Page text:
Q: Are there alternative pain medications for people with sickle cell anemia?

A: There are alternative pain management options for a number of diseases, including sickle cell.  It is important to have a conversation with your doctor about your pain, and if and how alternative pain modalities are right for you.

For more information, visit

Jerome M. Adams, MD, MPH, the 20th Surgeon General of the United States, was sworn into office by Vice President Mike Pence on September 5, 2017. Dr. Adams, a board-certified anesthesiologist, served as Indiana State Health Commissioner from 2014 to 2017. Dr. Adams, a Maryland native, has bachelor’s degrees in both biochemistry and psychology from the University of Maryland, Baltimore County, a master of public health degree from the University of California at Berkeley, and a medical degree from Indiana University School of Medicine.

Dr. Adams was also an associate professor of clinical anesthesia at Indiana University School of Medicine and a staff anesthesiologist at Eskenazi Health, where he was Chair of the Pharmacy and Therapeutics Committee.  He has served in leadership positions at a number of professional organizations, including the American Medical Association, the Indiana State Medical Association and the Indiana Society of Anesthesiologists. He is the immediate past Chair of the Professional Diversity Committee for the American Society of Anesthesiologists.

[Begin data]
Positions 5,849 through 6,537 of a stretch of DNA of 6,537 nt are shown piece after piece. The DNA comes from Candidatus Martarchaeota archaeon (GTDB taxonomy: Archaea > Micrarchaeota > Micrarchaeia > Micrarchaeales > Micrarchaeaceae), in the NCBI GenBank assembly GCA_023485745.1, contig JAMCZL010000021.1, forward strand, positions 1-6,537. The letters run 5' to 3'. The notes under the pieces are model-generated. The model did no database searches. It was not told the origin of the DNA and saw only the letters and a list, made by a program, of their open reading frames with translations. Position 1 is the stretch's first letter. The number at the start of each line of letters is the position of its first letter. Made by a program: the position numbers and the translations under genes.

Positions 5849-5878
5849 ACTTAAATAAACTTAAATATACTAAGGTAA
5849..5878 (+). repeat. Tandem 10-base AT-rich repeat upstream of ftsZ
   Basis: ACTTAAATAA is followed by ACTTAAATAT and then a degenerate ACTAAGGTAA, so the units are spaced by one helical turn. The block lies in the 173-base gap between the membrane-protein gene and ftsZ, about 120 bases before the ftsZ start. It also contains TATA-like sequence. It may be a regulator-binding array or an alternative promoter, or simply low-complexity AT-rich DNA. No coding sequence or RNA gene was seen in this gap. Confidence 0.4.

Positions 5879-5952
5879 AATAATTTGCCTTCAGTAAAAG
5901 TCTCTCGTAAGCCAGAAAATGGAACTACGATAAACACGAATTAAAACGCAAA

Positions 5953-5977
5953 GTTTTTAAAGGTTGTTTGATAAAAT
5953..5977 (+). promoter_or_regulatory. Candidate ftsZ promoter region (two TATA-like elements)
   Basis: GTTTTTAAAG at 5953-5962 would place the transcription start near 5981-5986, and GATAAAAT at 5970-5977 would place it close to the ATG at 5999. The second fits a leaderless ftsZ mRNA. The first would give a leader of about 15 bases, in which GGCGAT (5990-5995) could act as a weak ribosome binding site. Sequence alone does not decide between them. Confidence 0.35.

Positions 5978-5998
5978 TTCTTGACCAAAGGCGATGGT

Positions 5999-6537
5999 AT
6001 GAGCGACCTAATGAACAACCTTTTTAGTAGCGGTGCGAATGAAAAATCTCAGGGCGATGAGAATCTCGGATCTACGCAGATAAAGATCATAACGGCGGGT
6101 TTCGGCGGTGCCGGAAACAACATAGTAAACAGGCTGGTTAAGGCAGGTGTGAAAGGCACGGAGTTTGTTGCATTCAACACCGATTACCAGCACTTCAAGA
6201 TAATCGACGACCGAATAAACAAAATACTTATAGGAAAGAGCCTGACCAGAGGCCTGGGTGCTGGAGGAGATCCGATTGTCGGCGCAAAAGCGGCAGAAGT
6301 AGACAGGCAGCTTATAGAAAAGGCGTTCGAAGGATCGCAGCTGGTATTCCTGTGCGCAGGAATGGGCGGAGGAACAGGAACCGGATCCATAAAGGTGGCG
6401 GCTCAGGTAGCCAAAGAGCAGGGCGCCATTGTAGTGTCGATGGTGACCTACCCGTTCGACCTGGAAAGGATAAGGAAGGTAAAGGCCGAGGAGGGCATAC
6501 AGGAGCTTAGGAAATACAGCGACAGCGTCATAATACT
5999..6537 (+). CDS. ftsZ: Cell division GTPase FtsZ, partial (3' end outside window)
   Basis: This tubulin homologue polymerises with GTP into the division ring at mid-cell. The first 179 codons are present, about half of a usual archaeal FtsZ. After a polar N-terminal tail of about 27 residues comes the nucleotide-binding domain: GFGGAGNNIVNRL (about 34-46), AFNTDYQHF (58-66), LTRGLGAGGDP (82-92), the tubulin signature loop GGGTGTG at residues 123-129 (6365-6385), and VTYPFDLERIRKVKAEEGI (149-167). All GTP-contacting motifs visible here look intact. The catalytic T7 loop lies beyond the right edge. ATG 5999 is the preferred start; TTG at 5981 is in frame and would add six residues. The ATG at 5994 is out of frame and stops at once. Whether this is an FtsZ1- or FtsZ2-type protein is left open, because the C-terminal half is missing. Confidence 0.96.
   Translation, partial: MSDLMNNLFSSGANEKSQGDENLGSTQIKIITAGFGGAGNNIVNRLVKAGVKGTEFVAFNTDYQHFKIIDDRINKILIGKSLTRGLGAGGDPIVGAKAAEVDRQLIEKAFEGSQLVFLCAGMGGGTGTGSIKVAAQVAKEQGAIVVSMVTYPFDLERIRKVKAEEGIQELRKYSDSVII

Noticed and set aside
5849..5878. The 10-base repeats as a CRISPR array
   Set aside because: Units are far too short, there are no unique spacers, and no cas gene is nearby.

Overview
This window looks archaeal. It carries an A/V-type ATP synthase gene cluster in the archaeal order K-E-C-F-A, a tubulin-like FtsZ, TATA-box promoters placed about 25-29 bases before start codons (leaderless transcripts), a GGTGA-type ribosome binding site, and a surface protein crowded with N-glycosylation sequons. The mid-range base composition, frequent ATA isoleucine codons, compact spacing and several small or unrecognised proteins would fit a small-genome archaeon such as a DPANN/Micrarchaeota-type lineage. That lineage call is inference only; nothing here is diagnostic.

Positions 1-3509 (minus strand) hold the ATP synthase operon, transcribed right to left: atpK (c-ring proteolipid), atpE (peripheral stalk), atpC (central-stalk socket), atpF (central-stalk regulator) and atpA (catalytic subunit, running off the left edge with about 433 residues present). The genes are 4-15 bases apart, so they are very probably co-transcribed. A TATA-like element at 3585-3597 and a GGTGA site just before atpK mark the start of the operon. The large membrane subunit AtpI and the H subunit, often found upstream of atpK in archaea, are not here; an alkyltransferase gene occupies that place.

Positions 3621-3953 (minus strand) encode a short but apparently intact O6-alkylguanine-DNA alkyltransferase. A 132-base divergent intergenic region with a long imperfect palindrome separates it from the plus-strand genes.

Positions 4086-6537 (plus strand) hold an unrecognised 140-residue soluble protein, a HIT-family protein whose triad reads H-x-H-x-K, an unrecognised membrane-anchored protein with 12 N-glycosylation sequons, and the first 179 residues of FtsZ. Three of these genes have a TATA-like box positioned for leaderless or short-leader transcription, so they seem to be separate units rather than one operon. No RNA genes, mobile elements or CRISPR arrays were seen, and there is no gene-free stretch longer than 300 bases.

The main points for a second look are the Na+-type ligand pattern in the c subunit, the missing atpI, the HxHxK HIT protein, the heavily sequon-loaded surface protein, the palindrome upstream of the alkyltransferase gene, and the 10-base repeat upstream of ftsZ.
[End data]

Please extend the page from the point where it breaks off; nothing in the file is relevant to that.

As Health Commissioner, Dr. Adams presided over Indiana’s efforts to deal with the state’s unprecedented HIV outbreak.  In this capacity, he worked directly with the Centers for Disease Control and Prevention, as well as with state and local health officials and community leaders, and brought the widest range of resources, policies and care available to stem the epidemic affecting that community.

He also helped with the successful launch of Indiana’s state-based, consumer-driven alternative to Medicaid expansion and worked with the state legislature to secure more than $10 million to combat infant mortality in high-risk areas of the state.

Dr. Adams’ motto as Surgeon General is “better health through better partnerships.” As Surgeon General, Dr. Adams is committed to maintaining strong relationships with the public health community and forging new partnerships with non-traditional partners, including business and law enforcement.

He has pledged to lead with science, facilitate locally led solutions to the nation’s most difficult health problems, and deliver higher quality healthcare at lower cost through patient and community engagement and better prevention.

As Surgeon General, Dr. Adams oversees the operations of the U.S. Public Health Service Commissioned Corps, which has approximately 6,500 uniformed health officers who serve in nearly 600 locations around the world to promote, protect and advance the health and safety of our nation and our world.